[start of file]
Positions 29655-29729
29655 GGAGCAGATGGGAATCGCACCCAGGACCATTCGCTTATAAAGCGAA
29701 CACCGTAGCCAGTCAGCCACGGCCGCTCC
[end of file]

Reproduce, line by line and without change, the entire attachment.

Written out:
Positions 29655-29729
29655 GGAGCAGATGGGAATCGCACCCAGGACCATTCGCTTATAAAGCGAA
29701 CACCGTAGCCAGTCAGCCACGGCCGCTCC